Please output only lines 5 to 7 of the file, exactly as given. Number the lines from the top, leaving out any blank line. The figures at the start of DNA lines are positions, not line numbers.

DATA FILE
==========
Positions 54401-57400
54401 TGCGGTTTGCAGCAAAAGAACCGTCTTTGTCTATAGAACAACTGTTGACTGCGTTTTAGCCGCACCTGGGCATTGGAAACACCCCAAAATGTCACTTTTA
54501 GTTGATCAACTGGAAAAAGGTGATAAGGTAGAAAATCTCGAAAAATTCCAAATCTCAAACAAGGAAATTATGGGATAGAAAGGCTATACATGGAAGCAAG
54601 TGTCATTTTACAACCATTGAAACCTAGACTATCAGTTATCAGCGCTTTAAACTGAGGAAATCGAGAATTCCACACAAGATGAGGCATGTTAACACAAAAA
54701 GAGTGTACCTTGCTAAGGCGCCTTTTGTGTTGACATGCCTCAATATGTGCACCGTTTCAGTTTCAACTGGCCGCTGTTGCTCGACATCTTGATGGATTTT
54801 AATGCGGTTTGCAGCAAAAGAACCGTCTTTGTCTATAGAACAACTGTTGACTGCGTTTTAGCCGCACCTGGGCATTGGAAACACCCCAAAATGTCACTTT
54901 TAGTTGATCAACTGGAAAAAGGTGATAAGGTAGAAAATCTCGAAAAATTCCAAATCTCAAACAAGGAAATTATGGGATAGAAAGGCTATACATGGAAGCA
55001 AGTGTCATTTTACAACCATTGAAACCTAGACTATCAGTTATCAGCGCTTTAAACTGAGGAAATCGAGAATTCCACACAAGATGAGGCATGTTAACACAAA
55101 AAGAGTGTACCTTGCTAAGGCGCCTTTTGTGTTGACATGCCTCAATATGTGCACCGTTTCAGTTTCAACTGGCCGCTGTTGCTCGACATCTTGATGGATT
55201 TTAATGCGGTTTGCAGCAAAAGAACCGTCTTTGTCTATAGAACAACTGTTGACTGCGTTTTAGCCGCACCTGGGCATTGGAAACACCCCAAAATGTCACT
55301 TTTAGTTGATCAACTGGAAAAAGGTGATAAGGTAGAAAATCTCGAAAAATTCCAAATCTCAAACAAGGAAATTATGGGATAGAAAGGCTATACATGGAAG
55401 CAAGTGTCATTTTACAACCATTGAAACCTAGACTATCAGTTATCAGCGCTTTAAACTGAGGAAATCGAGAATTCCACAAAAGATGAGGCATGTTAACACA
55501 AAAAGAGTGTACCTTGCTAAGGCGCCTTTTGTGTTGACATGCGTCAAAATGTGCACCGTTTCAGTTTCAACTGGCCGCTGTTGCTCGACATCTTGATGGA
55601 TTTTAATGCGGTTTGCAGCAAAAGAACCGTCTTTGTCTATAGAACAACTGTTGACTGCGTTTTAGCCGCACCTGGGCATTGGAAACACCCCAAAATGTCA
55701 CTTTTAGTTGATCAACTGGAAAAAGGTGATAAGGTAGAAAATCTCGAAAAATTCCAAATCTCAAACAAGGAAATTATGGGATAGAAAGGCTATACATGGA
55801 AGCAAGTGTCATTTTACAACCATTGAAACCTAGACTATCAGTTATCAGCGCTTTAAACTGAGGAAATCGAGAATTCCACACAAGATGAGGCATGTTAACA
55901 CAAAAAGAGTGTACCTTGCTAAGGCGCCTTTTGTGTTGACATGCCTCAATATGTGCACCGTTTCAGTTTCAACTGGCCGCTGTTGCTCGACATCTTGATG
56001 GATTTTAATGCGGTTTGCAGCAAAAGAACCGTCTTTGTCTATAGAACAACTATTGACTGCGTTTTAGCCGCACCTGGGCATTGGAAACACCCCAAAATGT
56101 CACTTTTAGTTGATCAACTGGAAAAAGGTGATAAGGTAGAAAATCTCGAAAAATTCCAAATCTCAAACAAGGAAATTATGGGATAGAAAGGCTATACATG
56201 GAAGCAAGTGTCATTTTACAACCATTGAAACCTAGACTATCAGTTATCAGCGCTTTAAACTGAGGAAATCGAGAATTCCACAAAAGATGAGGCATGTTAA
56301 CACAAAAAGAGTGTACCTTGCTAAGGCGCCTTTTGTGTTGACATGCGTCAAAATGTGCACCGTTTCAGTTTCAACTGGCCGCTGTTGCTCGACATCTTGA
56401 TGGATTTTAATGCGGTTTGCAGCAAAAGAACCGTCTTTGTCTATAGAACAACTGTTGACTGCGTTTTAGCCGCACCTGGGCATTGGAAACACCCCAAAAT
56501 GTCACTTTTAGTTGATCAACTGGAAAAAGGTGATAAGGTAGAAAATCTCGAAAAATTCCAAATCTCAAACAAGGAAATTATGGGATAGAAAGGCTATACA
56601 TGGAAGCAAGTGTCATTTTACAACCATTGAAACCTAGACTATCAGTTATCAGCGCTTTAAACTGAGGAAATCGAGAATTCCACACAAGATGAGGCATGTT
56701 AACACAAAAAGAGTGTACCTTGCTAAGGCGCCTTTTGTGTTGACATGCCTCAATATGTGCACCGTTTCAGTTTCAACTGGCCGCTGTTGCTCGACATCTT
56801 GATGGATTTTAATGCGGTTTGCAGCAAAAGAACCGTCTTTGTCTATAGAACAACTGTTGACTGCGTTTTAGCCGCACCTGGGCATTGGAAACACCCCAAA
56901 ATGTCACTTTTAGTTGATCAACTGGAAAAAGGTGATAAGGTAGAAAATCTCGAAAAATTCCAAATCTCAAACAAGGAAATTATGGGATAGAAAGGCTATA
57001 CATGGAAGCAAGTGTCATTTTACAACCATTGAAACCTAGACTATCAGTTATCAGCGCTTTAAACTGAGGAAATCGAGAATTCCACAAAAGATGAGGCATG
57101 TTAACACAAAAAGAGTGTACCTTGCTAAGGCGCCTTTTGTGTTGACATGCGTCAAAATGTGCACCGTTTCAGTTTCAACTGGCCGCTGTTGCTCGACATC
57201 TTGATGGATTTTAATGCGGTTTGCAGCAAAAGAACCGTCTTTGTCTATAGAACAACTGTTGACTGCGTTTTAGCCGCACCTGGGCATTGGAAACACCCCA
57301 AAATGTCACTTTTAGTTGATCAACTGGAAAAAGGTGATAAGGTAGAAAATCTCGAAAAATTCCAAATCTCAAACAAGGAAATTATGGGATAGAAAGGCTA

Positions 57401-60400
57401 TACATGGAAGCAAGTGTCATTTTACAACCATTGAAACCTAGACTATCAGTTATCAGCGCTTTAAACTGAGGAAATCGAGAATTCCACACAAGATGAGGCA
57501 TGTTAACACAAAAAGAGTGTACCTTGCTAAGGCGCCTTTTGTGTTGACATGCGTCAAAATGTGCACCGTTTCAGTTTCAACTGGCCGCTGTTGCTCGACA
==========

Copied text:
54701 GAGTGTACCTTGCTAAGGCGCCTTTTGTGTTGACATGCCTCAATATGTGCACCGTTTCAGTTTCAACTGGCCGCTGTTGCTCGACATCTTGATGGATTTT
54801 AATGCGGTTTGCAGCAAAAGAACCGTCTTTGTCTATAGAACAACTGTTGACTGCGTTTTAGCCGCACCTGGGCATTGGAAACACCCCAAAATGTCACTTT
54901 TAGTTGATCAACTGGAAAAAGGTGATAAGGTAGAAAATCTCGAAAAATTCCAAATCTCAAACAAGGAAATTATGGGATAGAAAGGCTATACATGGAAGCA